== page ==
The Volvo V70 used to offer one of, if not the, best ownership propositions in its class. That was until the Skoda Superb estate came along, offering the same space for much less buck.
In its entry-level form, the 177bhp T4 in ES trim is yours for around £28,000. The entry-level Skoda Superb S costs around £10,000 less. Okay, its 123bhp 1.4 TSI engine is hardly comparable on performance, but it gives you an idea of just how much Skoda you can get for you money.
Standard on all V70s are an excellent eight-speaker stereo, rain-sensing wipers, six airbags, a steel load protection grille, a lockable load floor, climate control, cruise control, a trip computer, a powered driver’s seat and a forward-folding passenger seat.
High-spec SE Lux models also get leather trim, wood and extra chrome decor, a power tailgate, rear parking sensors, an electric front passenger seat and bi-xenon lights. But a passenger airbag switch really ought to be standard on a Volvo, as should an electric tailgate. The 4C active suspension option, incidentally, is not worth the bother.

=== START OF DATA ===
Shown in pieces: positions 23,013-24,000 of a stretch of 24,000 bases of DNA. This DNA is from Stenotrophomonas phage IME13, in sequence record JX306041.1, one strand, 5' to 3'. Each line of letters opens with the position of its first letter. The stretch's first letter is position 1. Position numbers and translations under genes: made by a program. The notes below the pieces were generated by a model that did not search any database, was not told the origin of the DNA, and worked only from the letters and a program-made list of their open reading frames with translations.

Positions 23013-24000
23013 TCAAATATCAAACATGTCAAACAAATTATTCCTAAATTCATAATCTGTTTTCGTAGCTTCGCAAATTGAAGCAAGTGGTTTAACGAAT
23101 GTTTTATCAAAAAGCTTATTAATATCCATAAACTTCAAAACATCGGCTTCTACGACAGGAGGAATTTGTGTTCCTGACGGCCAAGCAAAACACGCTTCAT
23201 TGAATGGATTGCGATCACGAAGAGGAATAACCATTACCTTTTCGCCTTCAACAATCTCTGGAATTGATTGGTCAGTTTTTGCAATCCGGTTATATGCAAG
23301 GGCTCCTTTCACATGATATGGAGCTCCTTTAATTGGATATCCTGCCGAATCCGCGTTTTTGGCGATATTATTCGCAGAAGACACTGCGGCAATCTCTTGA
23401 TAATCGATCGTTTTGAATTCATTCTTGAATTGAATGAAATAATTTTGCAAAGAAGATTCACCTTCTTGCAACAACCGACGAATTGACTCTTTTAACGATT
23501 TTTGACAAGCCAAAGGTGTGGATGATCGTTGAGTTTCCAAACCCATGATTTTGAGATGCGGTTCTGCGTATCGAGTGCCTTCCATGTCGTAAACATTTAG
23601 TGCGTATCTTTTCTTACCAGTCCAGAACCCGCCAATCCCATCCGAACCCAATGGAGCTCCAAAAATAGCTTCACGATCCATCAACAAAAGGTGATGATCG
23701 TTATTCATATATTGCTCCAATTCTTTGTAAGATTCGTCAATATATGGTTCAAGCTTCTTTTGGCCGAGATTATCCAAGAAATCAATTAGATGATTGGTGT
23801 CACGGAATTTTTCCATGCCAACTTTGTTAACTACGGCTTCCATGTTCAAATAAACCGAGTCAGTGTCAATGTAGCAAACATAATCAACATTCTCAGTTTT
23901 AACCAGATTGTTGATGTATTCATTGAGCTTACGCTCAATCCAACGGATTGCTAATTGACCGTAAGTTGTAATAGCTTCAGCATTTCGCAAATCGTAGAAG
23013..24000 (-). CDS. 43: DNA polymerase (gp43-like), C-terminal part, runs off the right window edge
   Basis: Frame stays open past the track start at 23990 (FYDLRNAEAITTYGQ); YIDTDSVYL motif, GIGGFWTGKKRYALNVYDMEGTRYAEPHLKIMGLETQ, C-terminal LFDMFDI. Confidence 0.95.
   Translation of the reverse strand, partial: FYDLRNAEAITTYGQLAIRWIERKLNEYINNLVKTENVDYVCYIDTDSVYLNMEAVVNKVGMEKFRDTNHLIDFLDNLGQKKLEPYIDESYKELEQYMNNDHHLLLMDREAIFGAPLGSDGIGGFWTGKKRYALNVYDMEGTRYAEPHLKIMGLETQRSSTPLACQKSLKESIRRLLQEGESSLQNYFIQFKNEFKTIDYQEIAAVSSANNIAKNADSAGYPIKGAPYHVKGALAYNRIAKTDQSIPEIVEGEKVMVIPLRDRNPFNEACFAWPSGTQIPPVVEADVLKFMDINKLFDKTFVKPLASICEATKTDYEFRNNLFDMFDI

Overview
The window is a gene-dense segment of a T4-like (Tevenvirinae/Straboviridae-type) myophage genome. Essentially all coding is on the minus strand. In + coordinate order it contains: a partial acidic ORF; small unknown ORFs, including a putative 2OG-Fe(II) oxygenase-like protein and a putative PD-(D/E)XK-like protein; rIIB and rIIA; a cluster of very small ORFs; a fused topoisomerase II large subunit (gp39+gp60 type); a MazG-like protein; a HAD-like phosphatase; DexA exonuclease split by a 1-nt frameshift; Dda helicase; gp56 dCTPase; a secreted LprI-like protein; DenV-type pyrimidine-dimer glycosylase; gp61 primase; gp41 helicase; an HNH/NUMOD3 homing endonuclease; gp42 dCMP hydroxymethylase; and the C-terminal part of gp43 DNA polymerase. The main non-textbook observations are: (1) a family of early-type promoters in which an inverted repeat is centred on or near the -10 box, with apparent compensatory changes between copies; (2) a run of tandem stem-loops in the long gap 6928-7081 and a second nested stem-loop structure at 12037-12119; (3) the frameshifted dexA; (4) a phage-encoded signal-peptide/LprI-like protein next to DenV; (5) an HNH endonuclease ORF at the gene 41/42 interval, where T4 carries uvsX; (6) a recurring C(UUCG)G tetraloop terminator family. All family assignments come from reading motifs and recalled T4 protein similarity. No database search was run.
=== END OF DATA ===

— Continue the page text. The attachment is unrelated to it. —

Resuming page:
Useful options include Volvo’s excellent blind-spot warning system and the family pack, which gets you the child booster seats, a rear armrest with cupholders and storage, and audio controls in the rear. The navigation system, although good, is painfully steep.
The decent fuel economy is good news, as is its low benefit-in-kind exposure and a promising depreciation performance – all of which should make it relatively economic to run for its type.
That’s particularly relevant for the DRIVe model, which boasts an impressive 62.8mpg and CO2 emissions that dip below the crucial 120g/km threshold. But even without opting for the dedicated eco-special, all V70s are competitive in terms of efficiency. The D3 diesel returns an official fuel consumption figure of 57.7mpg and emits 129g/km.